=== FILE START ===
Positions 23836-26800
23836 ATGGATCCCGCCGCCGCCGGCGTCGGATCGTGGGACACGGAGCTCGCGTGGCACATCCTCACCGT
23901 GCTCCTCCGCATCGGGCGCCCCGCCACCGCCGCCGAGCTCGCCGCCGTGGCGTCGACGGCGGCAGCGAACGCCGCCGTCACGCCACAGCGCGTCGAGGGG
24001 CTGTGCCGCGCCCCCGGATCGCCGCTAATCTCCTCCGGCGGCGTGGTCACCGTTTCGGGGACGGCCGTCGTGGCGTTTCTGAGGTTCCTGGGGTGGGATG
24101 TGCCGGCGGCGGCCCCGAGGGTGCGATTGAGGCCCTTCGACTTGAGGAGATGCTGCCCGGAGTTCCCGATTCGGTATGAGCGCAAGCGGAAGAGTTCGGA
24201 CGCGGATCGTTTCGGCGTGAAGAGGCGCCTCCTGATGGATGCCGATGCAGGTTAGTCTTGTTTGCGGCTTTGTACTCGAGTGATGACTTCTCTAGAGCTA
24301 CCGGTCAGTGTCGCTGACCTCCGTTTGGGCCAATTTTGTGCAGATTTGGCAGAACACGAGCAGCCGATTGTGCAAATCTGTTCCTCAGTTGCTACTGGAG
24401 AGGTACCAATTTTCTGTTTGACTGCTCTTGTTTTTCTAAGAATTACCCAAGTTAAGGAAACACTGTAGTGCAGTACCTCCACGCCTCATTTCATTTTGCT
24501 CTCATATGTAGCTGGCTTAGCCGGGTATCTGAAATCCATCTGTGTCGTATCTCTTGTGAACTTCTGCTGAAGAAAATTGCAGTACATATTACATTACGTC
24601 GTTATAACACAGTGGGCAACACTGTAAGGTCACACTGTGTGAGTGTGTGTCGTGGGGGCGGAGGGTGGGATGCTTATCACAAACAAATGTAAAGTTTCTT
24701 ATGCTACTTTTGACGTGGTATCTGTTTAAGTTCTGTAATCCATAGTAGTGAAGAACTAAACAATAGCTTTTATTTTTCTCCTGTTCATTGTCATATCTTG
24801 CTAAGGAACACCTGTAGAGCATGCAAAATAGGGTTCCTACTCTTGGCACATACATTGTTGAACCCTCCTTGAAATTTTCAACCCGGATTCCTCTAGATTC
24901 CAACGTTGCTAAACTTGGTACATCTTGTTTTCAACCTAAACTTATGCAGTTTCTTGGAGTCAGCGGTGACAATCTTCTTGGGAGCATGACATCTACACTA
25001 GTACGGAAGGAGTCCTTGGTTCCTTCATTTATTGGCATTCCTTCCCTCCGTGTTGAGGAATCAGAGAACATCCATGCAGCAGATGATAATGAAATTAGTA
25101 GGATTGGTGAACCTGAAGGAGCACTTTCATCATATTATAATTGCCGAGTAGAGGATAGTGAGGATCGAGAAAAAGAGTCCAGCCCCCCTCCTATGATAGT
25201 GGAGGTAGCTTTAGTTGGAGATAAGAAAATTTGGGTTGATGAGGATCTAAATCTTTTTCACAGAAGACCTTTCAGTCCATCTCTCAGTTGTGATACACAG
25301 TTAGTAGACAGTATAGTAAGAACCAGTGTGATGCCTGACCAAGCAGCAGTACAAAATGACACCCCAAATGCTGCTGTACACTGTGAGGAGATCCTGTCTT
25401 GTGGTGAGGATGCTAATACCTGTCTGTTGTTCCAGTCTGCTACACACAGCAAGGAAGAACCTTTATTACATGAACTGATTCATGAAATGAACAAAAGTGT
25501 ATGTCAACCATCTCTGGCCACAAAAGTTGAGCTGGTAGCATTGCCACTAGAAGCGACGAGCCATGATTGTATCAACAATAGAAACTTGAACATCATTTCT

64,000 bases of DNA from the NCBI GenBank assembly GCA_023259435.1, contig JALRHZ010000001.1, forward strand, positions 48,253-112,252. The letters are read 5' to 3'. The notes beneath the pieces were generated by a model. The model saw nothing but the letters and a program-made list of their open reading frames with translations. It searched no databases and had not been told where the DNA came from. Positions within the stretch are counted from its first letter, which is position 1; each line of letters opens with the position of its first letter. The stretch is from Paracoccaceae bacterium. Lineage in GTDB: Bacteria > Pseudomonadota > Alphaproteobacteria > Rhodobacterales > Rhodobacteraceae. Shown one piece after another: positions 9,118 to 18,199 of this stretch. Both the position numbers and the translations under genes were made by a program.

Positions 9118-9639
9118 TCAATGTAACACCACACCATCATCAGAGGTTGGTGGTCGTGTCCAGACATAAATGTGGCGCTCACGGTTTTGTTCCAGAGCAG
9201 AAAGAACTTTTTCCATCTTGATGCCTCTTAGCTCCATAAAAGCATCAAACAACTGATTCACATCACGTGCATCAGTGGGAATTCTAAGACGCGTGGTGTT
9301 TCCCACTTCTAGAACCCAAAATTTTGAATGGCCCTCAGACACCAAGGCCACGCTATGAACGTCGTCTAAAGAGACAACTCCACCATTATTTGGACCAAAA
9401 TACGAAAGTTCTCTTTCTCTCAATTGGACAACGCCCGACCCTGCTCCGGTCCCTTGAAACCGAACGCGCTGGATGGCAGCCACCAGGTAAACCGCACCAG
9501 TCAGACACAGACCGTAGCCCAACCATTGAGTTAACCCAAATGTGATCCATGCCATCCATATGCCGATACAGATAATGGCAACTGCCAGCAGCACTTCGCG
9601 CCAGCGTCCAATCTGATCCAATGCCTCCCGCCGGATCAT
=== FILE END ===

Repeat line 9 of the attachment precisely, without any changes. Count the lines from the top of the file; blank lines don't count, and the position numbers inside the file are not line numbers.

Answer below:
24501 CTCATATGTAGCTGGCTTAGCCGGGTATCTGAAATCCATCTGTGTCGTATCTCTTGTGAACTTCTGCTGAAGAAAATTGCAGTACATATTACATTACGTC